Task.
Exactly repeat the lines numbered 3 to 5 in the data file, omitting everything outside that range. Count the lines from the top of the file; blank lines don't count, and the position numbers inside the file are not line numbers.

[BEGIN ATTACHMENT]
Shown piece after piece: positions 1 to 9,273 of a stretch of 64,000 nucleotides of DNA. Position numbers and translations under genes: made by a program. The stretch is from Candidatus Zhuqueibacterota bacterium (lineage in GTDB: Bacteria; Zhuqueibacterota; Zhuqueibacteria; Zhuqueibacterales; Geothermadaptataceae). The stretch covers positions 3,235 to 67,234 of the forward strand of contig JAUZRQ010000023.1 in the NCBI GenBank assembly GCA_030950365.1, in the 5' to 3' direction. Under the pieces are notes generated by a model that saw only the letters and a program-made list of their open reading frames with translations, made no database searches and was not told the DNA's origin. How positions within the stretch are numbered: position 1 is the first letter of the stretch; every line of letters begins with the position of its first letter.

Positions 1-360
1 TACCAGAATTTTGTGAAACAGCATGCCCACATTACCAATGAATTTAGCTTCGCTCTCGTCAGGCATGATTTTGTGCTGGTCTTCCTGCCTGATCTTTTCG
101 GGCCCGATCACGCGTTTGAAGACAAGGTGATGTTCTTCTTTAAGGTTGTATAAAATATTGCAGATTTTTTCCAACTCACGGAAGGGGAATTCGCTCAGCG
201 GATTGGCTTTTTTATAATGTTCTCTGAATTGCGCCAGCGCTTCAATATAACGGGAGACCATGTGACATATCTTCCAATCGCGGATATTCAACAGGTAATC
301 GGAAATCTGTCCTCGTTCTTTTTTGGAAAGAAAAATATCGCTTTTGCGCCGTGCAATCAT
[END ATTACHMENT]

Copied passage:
1 TACCAGAATTTTGTGAAACAGCATGCCCACATTACCAATGAATTTAGCTTCGCTCTCGTCAGGCATGATTTTGTGCTGGTCTTCCTGCCTGATCTTTTCG
101 GGCCCGATCACGCGTTTGAAGACAAGGTGATGTTCTTCTTTAAGGTTGTATAAAATATTGCAGATTTTTTCCAACTCACGGAAGGGGAATTCGCTCAGCG
201 GATTGGCTTTTTTATAATGTTCTCTGAATTGCGCCAGCGCTTCAATATAACGGGAGACCATGTGACATATCTTCCAATCGCGGATATTCAACAGGTAATC